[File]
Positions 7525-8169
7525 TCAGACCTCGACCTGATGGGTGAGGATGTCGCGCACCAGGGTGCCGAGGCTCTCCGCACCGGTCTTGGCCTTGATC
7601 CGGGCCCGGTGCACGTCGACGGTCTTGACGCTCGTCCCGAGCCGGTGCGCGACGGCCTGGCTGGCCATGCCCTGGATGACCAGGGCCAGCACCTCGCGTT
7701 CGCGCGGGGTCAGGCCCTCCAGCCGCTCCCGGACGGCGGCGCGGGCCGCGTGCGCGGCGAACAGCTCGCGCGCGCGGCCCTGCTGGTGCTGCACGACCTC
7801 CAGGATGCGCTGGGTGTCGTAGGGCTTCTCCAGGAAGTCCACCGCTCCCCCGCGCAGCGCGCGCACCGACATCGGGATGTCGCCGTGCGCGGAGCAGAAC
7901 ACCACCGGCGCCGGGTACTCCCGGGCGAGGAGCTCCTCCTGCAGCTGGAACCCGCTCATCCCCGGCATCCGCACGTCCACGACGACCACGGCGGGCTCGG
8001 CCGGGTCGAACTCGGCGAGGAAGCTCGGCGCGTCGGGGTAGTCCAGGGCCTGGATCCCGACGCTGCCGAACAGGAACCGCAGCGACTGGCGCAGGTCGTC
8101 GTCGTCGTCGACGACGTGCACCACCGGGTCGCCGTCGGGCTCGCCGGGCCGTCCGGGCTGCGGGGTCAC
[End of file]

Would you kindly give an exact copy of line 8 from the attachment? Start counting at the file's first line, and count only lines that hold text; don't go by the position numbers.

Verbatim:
8101 GTCGTCGTCGACGACGTGCACCACCGGGTCGCCGTCGGGCTCGCCGGGCCGTCCGGGCTGCGGGGTCAC